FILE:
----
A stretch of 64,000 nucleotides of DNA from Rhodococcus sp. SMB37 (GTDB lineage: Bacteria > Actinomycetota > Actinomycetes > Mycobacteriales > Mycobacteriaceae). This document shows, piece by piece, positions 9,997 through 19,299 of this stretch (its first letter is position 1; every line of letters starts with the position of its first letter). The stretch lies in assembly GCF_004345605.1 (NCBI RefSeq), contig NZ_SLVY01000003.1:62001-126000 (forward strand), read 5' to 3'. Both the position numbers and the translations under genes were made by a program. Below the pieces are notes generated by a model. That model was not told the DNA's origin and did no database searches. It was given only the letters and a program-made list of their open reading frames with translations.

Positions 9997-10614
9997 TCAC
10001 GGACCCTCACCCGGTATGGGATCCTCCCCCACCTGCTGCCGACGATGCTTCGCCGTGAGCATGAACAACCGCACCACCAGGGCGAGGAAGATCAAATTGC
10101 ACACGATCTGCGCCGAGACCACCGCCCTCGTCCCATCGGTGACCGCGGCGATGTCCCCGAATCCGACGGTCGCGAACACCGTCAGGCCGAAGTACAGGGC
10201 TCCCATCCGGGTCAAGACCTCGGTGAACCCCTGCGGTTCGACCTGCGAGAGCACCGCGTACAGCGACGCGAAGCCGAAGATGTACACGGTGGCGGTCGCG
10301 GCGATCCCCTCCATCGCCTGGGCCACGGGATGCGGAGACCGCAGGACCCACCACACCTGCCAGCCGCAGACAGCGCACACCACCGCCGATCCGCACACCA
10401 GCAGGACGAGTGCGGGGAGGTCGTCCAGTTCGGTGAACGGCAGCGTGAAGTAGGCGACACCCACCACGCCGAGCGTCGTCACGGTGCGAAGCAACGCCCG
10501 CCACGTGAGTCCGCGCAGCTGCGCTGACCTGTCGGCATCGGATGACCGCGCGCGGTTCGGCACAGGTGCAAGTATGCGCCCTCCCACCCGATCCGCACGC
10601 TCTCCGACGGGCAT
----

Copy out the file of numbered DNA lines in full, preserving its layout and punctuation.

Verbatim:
A stretch of 64,000 nucleotides of DNA from Rhodococcus sp. SMB37 (GTDB lineage: Bacteria > Actinomycetota > Actinomycetes > Mycobacteriales > Mycobacteriaceae). This document shows, piece by piece, positions 9,997 through 19,299 of this stretch (its first letter is position 1; every line of letters starts with the position of its first letter). The stretch lies in assembly GCF_004345605.1 (NCBI RefSeq), contig NZ_SLVY01000003.1:62001-126000 (forward strand), read 5' to 3'. Both the position numbers and the translations under genes were made by a program. Below the pieces are notes generated by a model. That model was not told the DNA's origin and did no database searches. It was given only the letters and a program-made list of their open reading frames with translations.

Positions 9997-10614
9997 TCAC
10001 GGACCCTCACCCGGTATGGGATCCTCCCCCACCTGCTGCCGACGATGCTTCGCCGTGAGCATGAACAACCGCACCACCAGGGCGAGGAAGATCAAATTGC
10101 ACACGATCTGCGCCGAGACCACCGCCCTCGTCCCATCGGTGACCGCGGCGATGTCCCCGAATCCGACGGTCGCGAACACCGTCAGGCCGAAGTACAGGGC
10201 TCCCATCCGGGTCAAGACCTCGGTGAACCCCTGCGGTTCGACCTGCGAGAGCACCGCGTACAGCGACGCGAAGCCGAAGATGTACACGGTGGCGGTCGCG
10301 GCGATCCCCTCCATCGCCTGGGCCACGGGATGCGGAGACCGCAGGACCCACCACACCTGCCAGCCGCAGACAGCGCACACCACCGCCGATCCGCACACCA
10401 GCAGGACGAGTGCGGGGAGGTCGTCCAGTTCGGTGAACGGCAGCGTGAAGTAGGCGACACCCACCACGCCGAGCGTCGTCACGGTGCGAAGCAACGCCCG
10501 CCACGTGAGTCCGCGCAGCTGCGCTGACCTGTCGGCATCGGATGACCGCGCGCGGTTCGGCACAGGTGCAAGTATGCGCCCTCCCACCCGATCCGCACGC
10601 TCTCCGACGGGCAT